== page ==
The owner of a restaurant or bar can be held legally responsible in instances when an intoxicated person caused a car accident. The laws that govern these instances in which a person imbibed an alcoholic beverage at a restaurant or bar and then were involved in a car accident are commonly referred to as 'Dram Shop Laws'. State laws usually vary on the specifics on when a restaurant or bar is responsible, but most all states have some type of 'Dram Shop Law' as part of the laws involved with licensing and serving of alcoholic beverages at an establishment. The only states without any type of Dram Shop Law that allows for assigning liability from over-serving a patron are Delaware, Kansas, Louisiana, Maryland, Nebraska, Nevada, South Dakota and Virginia.
Proving A Dram Shop Case
A person involved in a car accident with a drunk driver must typically demonstrate the driver was served alcoholic beverages ‘beyond a reasonable limit’ to bring a successful lawsuit against a bar or restaurant. Usually a person that is injured oneself from being served too much alcohol is barred from bringing a lawsuit. Most state legislatures bar such claims under the belief that a person should be responsible for one's own injuries that are the consequence from over-consuming too many alcoholic beverages. There is usually an exception made for minors that are served alcohol and then bring a lawsuit from self-sustained injuries. Consequently, it is critical for owners of bars and restaurants to make sure that they do not serve alcohol to a person that is underage. It is the responsibility of the establishment to verify the person is of legal age by checking for their birth-date on a valid driver’s license.
The most successful types-of lawsuits are when innocent third parties are hurt by an intoxicated driver that has left an establishment after consuming too many alcoholic beverages. In instances in which a person is injured by a drunk driver there is liability when the establishment is negligent in over-serving a patron. In order to prove negligence against a restaurant or bar, the plaintiffs need to prove that there was a duty of care that was breached, and the damages are a consequence thereof. For a plaintiff to win in a dram shop case there must be a demonstration that the server or bartender continued to serve a customer alcohol knowing that the person was too intoxicated to continue drinking or that the server should have known that it was unsafe to continue serving the customer alcohol. In instances in which the plaintiff can show that the server or bartender was reckless there may even be an allowance by the court for special damages. Both standards, negligent or reckless follow a "reasonableness test", meaning that a reasonable person should have known that serving the alcohol would likely be unreasonably dangerous, but the establishment served the alcohol anyways. Reckless conduct is even more extreme and unreasonable than mere negligence.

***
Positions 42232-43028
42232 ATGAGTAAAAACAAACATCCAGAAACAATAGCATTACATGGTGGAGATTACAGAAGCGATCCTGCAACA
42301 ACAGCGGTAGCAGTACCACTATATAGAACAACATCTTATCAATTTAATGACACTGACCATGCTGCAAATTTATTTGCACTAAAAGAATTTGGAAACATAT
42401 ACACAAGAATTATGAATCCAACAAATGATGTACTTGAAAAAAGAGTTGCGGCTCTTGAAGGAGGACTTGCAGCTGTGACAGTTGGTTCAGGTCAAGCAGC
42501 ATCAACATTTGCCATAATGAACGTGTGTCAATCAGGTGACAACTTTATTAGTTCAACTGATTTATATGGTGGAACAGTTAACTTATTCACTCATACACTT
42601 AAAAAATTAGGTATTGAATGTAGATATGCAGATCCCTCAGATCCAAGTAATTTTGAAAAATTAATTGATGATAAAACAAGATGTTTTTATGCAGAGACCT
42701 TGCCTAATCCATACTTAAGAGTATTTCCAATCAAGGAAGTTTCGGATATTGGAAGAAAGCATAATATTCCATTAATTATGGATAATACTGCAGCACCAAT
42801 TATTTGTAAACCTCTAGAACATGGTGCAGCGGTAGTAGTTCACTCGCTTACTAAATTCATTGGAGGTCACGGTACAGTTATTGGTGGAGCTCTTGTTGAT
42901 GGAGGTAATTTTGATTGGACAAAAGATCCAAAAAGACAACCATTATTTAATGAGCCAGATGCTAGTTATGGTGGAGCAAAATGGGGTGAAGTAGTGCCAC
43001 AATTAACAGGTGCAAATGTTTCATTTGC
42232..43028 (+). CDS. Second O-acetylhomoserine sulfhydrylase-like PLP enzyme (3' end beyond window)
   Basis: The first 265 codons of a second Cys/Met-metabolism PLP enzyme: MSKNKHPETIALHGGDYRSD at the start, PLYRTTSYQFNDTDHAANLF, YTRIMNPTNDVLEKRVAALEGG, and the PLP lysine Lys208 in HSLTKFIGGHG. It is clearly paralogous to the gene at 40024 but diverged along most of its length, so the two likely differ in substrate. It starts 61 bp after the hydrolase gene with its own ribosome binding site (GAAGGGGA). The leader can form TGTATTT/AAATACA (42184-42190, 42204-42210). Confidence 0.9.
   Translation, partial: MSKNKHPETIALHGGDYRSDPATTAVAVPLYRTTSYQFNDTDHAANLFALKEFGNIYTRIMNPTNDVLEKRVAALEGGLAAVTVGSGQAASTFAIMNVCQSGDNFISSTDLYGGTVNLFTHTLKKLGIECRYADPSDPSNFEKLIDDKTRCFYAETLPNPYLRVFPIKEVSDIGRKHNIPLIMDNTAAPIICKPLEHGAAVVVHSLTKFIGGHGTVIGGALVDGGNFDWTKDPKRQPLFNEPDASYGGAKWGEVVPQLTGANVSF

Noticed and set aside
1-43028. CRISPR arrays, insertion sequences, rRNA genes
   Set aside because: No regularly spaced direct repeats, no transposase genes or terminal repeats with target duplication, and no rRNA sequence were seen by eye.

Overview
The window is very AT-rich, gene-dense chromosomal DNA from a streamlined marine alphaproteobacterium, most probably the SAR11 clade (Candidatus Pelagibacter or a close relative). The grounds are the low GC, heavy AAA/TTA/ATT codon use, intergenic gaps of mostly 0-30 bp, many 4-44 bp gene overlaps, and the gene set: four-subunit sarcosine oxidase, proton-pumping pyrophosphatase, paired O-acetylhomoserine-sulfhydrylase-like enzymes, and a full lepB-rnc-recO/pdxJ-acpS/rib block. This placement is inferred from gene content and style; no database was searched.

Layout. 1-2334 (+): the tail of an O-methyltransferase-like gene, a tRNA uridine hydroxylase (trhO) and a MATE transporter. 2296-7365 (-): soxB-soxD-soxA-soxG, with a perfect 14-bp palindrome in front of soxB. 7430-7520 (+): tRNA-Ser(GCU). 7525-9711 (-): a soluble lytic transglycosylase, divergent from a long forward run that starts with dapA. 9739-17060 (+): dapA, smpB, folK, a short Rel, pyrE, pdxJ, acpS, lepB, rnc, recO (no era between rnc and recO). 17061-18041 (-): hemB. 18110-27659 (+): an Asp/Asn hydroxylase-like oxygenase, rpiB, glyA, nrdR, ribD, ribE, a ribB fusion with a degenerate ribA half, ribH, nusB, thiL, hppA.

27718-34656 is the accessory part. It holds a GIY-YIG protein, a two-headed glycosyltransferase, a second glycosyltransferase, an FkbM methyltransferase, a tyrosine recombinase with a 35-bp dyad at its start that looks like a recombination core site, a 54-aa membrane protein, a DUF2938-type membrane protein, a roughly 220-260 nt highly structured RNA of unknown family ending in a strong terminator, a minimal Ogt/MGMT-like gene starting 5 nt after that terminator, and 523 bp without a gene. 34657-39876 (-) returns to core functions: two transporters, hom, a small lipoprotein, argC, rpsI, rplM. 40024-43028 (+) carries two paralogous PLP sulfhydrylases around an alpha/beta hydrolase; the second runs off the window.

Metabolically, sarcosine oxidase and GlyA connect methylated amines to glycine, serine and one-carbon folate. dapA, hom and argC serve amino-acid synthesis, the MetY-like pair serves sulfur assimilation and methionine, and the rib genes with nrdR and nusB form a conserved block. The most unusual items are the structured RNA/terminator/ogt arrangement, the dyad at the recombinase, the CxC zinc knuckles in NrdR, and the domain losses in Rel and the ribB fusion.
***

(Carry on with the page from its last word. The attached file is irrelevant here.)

Types of Evidence in a Dram Shop Case
The type of evidence used to prove that a restaurant or bar should be held liable for over-serving a customer can vary from jurisdiction to jurisdiction or a finder of fact. Some states have laws that indicate negligence can be determined when the server does not check identification of the customer to make sure the person is of valid legal age to drink. Other factors include the time of when the beverage was served. Serving a customer after the establishment has already closed may be considered evidence that the customer had too much to drink. Any testimony from other customers that the person appeared to be too intoxicated or evidence of the actual quantity of drinks consumed may be enough to establish the fault of the business.
On the other hand, evidence that may indicate that the establishment is not negligent may be the existence of a training program or education program to teach servers on how to make sure not to over-serve a customer. Witness testimony from other patrons that encouraged the person to take a taxi or cut off the patron from drinking is sometimes considered relevant evidence that the establishment should not be held negligent.
Most states have dram shop laws that allow a plaintiff to sue a restaurant or bar for injuries that are a result from serving too much alcohol. A lawsuit for physical injuries, wrongful death or other consequential damages that result from an accident due to over-serving alcohol can be for many millions of dollars. Many juries award high monetary judgments in Dram Shop cases which reflects the increased intolerance of society to excuse an establishment from liability when they over-serve a customer that causes harm to others.
The social outcry against drinking and driving gained traction in America in the 1980’s and has not since abated in the decades thereafter. Business that serves alcohol are no longer permitted to turn a blind eye to the act of over-serving alcoholic beverages to their customers. Many states have promoted a zero-tolerance policy towards businesses that permit a customer to drive under the influence after imbibing too much alcohol. New laws and policies by states have even most recently passed “Social Liability Laws”, which operate like ‘Dram Shop Laws’, but instead an individual homeowner can be held liable for over-serving their guests. The trend in American jurisprudence is towards assigning greater responsibility to the persons that server alcoholic beverages to mitigate against the harmful consequences.
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